The problem here is that it’s actually difficult to push a local scene as there’s not that much interest. People are not so curious in the end, they tend to fall in the trends quite easily and there’s not much room for alternative and forward-thinking music. For example in Paris it’s hard to hook up people on what you’re doing unless you’re booking big names or releasing on big labels.
Anyway the situation isn’t that freezed, you still have a lot of musical activism.
Dave: So has working with Airflex Labs influenced your music? Is it a creative relationship?
Hugo:I don’t think it has influenced my music too much to be honest. But it was very helpful to meet some people who share your thoughts about a lot of things, including music and its future. It’s a creative and productive process because we always share our opinion about new tracks, ideas, etc. It maintains a busy climate, i think it’s a good thing.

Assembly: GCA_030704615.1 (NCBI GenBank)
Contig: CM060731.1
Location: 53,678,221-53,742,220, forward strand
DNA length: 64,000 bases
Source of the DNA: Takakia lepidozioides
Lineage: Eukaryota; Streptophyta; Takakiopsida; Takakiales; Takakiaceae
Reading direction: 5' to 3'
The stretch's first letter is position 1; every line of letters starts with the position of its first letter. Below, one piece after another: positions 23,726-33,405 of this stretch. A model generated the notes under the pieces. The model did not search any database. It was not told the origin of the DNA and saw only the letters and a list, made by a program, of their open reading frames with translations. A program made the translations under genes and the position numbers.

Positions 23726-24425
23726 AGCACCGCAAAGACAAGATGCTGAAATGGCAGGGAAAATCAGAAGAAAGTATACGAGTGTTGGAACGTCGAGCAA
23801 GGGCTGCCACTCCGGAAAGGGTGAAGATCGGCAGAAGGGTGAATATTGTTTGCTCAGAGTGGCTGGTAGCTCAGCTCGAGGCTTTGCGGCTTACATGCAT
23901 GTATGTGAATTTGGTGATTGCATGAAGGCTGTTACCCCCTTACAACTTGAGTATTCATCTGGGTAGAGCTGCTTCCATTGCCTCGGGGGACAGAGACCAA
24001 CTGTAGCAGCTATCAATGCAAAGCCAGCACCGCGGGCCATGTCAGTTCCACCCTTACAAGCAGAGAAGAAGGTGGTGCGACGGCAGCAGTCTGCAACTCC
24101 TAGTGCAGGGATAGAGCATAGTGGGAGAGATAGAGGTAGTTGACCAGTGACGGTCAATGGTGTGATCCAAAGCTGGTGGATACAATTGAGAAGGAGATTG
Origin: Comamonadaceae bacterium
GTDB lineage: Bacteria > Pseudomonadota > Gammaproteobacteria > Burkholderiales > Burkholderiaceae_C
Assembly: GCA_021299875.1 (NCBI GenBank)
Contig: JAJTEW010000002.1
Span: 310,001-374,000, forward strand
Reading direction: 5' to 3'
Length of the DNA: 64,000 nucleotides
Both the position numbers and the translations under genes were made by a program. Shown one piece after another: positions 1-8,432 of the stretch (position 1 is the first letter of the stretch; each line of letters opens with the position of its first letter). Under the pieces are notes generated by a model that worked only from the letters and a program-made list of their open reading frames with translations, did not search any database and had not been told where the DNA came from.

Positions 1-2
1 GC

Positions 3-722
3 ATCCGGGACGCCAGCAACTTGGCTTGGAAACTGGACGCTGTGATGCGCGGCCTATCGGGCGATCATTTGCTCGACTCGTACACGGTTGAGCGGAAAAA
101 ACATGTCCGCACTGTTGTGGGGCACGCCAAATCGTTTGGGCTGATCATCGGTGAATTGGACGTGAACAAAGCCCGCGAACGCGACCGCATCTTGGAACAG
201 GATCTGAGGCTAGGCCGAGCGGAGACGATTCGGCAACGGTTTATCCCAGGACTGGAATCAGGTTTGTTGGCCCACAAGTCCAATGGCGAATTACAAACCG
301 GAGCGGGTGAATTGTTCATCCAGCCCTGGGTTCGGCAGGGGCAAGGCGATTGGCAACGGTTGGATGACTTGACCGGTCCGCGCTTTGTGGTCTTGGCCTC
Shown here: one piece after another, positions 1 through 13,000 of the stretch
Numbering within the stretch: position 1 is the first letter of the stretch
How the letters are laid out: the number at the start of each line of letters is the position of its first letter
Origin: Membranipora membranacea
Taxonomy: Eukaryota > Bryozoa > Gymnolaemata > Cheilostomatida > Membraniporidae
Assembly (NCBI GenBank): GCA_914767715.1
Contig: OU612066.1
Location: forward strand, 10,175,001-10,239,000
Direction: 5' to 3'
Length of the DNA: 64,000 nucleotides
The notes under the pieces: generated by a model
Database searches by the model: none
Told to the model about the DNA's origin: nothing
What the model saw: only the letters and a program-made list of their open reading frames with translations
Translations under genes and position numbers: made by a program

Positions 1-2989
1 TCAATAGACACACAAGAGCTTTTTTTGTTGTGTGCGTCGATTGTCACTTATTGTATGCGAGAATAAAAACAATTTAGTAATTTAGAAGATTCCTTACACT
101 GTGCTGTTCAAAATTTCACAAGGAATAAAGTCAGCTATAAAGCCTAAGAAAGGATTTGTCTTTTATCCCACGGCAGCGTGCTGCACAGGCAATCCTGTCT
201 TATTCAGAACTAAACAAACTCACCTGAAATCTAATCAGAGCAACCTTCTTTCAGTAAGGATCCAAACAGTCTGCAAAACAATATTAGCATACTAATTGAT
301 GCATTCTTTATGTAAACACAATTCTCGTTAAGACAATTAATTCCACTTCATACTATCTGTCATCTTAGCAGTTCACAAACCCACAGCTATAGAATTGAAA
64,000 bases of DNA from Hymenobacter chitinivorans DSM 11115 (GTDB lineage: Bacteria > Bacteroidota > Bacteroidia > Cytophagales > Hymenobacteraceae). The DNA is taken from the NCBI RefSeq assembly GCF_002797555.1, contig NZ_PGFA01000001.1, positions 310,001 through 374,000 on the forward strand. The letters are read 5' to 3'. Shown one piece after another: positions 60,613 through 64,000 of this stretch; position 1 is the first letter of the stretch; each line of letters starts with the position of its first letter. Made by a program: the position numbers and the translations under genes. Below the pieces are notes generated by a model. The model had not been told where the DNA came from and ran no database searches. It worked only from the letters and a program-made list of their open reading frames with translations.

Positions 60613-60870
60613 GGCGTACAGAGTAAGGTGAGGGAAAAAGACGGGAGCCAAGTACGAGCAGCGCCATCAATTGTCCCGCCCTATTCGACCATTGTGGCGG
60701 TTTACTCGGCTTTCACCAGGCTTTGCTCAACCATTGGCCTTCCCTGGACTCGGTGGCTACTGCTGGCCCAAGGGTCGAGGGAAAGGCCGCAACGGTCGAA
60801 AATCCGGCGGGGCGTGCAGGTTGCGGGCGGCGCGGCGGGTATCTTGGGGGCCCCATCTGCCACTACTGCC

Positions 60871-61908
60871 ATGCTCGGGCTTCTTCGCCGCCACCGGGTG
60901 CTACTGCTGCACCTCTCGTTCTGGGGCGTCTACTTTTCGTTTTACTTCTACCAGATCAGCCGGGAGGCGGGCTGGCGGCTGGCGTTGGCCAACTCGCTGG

Dave: Do you have any events or tours coming up in the near future? What’s next for Neat?
Hugo: I’m doing a few gigs here in Lyon and Paris [...] I have a few remixes in the pipeline for Isotroph and Nekochan, hopefully a collab EP with Submerse, plus some more tracks of mine…
Stay tuned, big things to expect from Airflex in the near future !
Dave: Great! Well thanks so much for talking to us here at Dirtyradio.org .
I am going to be featuring three tracks from Neat’s EP on my Black Box show this Sunday at 7pm GMT. You can also catch more info on the album and get your ears wrapped around some music at Neat’s Soundcloud and websites here: